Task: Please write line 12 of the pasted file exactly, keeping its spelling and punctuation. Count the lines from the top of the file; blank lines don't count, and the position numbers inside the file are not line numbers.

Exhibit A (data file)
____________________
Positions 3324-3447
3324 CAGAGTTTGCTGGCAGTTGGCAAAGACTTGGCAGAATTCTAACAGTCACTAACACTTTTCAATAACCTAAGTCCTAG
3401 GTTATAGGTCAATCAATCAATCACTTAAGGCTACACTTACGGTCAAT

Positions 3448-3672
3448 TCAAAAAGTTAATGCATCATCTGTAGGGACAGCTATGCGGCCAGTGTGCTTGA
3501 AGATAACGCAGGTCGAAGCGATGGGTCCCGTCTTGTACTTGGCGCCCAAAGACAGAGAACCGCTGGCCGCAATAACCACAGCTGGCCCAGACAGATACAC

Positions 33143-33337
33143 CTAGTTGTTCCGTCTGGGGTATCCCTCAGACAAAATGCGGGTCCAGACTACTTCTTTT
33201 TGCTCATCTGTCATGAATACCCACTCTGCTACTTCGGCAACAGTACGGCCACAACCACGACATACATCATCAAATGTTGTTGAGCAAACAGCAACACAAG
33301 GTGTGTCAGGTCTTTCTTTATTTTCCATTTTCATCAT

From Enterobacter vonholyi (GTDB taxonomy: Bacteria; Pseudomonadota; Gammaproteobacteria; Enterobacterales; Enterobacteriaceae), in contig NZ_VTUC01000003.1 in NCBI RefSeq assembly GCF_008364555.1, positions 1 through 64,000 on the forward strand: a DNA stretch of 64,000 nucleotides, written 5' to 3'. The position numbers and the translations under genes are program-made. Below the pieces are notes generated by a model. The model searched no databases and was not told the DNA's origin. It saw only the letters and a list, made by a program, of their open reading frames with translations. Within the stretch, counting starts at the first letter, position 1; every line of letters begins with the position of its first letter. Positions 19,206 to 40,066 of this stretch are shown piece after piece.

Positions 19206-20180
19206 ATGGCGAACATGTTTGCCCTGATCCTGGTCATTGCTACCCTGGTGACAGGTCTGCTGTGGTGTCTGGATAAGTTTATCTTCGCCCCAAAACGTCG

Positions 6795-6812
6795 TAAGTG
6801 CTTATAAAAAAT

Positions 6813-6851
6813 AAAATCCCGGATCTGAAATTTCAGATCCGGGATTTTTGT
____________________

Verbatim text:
Positions 19206-20180